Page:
Reflections At Christmas

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It is the time of year for looking back and looking ahead. What a year it has been! Early in the year, I was confronted with the ravages of aging- a ruptured Achilles tendon while playing basketball against a 15 year old. Yes, there was the physical pain, but how much greater the blow to my ego!

As the year rolled on, what started as minor signs of dementia in my mother, burst into a runaway devastation of her mind and some of the most challenging moments in the lives of her children as we struggled to care for her and plan for her future.

But then, there was not the curse of the fall in late November, but the blessing of life as our grandchild Eliza Grace came onto the scene. As I gazed down upon her, the grace and creative power of an awesome God was apparent.

Cherokee Christian School had another year of changes. New students and employees, the moving on of graduates and others, and a continued evolution of the services we provided within the constraints of a God honoring mission.

A national election came into view and the results were surprising to all. For the first time in many years, the Christian community was wondering aloud if God might be bringing a sea of change. Would it be possible that the country might be moved towards values that would honor God? For our school, could we say the word, “vouchers?” A great deal seemed possible.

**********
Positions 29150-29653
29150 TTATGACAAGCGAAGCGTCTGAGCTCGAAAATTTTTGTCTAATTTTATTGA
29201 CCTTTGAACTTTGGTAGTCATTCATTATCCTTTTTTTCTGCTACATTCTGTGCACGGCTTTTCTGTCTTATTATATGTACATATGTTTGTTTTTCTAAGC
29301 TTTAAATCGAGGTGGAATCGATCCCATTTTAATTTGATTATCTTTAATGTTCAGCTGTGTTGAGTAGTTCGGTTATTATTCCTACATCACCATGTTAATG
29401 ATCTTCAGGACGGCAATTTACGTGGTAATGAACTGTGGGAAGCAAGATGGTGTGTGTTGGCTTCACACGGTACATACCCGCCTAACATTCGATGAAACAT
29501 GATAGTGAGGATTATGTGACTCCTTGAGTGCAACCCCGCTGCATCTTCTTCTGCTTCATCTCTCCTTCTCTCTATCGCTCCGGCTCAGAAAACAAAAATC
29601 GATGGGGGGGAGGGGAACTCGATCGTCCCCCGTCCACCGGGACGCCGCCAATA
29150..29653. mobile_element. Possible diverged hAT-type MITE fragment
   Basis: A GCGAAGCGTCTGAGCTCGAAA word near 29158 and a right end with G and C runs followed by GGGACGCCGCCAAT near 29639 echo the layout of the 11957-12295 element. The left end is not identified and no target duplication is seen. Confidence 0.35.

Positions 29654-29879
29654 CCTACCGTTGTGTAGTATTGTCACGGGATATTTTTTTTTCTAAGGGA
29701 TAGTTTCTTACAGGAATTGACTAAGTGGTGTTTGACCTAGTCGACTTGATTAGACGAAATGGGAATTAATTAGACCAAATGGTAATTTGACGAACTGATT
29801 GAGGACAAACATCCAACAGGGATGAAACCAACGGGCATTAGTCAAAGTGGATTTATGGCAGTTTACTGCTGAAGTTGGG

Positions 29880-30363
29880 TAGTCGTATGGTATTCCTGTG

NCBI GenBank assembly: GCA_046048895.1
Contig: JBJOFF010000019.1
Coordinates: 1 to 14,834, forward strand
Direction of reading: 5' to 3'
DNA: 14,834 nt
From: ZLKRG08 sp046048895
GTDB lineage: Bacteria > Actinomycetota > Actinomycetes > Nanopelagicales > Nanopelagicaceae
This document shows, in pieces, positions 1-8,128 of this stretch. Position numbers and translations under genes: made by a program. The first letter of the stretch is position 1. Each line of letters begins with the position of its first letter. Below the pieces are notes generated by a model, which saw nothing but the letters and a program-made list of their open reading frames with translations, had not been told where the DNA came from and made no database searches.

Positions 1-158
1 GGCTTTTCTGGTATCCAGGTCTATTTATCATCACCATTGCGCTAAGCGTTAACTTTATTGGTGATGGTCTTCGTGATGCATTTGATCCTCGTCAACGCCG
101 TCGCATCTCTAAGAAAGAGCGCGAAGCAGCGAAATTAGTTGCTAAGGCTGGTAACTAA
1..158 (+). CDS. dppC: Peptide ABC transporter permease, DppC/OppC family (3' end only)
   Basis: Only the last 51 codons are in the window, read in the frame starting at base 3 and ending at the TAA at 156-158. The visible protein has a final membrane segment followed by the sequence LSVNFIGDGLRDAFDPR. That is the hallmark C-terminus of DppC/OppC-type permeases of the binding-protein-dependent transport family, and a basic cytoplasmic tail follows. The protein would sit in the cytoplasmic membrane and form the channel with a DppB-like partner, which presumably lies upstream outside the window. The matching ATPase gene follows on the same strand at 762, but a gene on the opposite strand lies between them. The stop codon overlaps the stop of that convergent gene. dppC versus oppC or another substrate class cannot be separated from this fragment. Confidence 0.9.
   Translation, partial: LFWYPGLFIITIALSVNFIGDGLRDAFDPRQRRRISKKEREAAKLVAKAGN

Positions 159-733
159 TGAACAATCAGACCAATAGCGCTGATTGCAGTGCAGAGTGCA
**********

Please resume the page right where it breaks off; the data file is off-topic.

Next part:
But, Solomon might have a few words to say on the matter. In the book of Ecclesiastes, he shared a life of pursuing every conceivable passion and pleasure with one observation: in the end, all of our earthy possessions and passions will come to nothing at all. The man of great riches will have his wealth disbursed and the one of incredible fame will eventually be forgotten. Changes, no matter how vast or how deep, will change again or even be changed back to where they once were.

 That leads me to think aloud about the things that I worry about and the things that make me feel confident or secure. Probably you could sum those things up by simply saying, “possessions.” Here, Solomon’s father has a word for us out of Psalm 20: “some trust in chariots and some in horses, but we trust in the name of the Lord our God.”

 Yes, the Word of God corrects me and centers me again on how to think rightly. No matter what happens in the world next year, it is temporary. No matter what my possessions are or how much of it I have, it is fleeting. I cannot trust in those things. My trust must be in the One who is everlasting, gracious, and trustworthy.

 My worries, future, and all I own are wrapped in a baby- a baby who was wrapped in swaddling cloths 2,000 years ago. He came to save us from our sins and He has the power to give everlasting life and a joy that is beyond comprehension.

Merry Christmas!